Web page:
In addition, improvements come in the area of cost and complexity of factory integration. All of these systems require infrastructure including networking, cabling and power, which is expensive in terms of energy consumption as well as cost. Then there is security: each piece of equipment has its own security vulnerabilities, and reducing the number of systems thereby reduces the exploitative opportunities for hackers. Each system requires protection with its own security solution and so the reduced number of systems enables the security architecture to be unified to protect the consolidated system. Also, with fewer systems installed, there are fewer devices to be managed with fewer patches, upgrades and a smaller replacement inventory.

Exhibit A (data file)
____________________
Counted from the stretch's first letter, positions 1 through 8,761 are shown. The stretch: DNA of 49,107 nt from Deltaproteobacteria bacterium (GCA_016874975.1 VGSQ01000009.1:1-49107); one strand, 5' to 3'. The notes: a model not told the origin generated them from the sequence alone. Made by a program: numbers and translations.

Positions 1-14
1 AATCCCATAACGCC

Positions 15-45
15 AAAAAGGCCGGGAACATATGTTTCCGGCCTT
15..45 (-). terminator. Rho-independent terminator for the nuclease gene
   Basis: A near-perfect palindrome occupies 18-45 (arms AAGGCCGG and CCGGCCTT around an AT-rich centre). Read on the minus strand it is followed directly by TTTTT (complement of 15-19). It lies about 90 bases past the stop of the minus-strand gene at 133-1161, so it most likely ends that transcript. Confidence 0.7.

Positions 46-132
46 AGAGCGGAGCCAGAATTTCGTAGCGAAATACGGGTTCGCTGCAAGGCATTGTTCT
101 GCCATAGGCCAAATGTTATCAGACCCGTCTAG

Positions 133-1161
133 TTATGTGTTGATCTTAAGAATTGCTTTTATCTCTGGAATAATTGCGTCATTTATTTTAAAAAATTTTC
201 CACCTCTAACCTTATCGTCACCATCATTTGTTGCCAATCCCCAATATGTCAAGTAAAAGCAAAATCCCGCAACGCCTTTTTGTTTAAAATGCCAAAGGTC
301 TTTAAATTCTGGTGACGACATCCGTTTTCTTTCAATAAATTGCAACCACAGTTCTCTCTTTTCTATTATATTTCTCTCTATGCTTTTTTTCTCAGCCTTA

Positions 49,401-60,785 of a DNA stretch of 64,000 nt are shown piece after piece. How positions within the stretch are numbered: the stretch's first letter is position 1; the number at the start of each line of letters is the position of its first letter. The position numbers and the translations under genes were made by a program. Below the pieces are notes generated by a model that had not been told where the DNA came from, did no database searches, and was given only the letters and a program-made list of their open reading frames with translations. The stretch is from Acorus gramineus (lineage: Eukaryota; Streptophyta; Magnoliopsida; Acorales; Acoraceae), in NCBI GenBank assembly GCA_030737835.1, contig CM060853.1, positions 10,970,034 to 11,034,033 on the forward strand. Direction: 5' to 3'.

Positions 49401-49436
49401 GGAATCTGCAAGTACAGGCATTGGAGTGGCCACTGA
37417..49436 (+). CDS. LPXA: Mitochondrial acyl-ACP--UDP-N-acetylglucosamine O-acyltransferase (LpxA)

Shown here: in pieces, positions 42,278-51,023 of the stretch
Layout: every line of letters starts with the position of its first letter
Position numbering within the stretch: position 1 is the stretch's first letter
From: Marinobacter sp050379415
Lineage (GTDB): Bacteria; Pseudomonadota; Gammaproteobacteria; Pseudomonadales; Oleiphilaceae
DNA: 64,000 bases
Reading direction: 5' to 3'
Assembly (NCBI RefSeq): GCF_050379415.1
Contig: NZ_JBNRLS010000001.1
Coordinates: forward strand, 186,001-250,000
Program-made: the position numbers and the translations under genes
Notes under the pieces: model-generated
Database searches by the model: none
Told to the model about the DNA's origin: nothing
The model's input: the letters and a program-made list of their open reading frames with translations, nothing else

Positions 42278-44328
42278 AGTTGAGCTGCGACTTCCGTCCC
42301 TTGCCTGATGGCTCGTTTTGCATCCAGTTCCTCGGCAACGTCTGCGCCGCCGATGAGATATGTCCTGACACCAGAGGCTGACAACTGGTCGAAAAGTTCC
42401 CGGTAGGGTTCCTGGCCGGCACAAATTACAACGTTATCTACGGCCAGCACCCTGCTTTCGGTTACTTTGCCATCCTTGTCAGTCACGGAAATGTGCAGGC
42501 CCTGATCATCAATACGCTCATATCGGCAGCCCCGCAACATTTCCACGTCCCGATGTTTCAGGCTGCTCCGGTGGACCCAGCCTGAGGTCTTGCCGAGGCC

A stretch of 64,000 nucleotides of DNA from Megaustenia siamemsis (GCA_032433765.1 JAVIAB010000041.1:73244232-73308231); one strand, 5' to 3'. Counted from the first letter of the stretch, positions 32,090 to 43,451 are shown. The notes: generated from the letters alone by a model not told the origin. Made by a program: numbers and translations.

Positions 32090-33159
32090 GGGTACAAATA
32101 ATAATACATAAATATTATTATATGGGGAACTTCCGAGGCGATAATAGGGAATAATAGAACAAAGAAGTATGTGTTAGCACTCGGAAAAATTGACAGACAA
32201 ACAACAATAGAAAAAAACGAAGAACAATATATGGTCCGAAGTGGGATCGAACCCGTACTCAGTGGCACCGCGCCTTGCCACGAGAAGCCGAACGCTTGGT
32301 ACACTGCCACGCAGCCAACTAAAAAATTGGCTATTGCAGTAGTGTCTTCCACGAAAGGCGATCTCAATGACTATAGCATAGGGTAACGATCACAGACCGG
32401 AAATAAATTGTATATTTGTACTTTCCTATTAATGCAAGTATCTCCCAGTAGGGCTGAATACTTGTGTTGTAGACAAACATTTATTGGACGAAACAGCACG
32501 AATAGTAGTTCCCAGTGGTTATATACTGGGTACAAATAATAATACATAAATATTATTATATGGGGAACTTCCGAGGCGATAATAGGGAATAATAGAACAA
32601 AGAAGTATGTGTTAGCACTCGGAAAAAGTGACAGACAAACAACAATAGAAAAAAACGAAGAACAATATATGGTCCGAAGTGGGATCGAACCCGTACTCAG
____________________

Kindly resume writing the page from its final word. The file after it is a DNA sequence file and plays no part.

Finally, simplifying the system architecture can significantly improve equipment reliability. Fewer subsystems means there are fewer devices that can fail, resulting in a better MTBF and reliability for the final product with easier maintenance and repair procedures, and ultimately, less downtime.
IoT Building Block
The Intel Industrial System Consolidation Series is a fundamental IoT building block that pre-integrates key software and hardware components including gateway and device functionality, enabling the consolidation of many industrial applications in a single unified platform (see figure 2). These applications, such as PLCs, machine-vision, robotics and HMI, today will most likely work on across different platforms on the factory floor.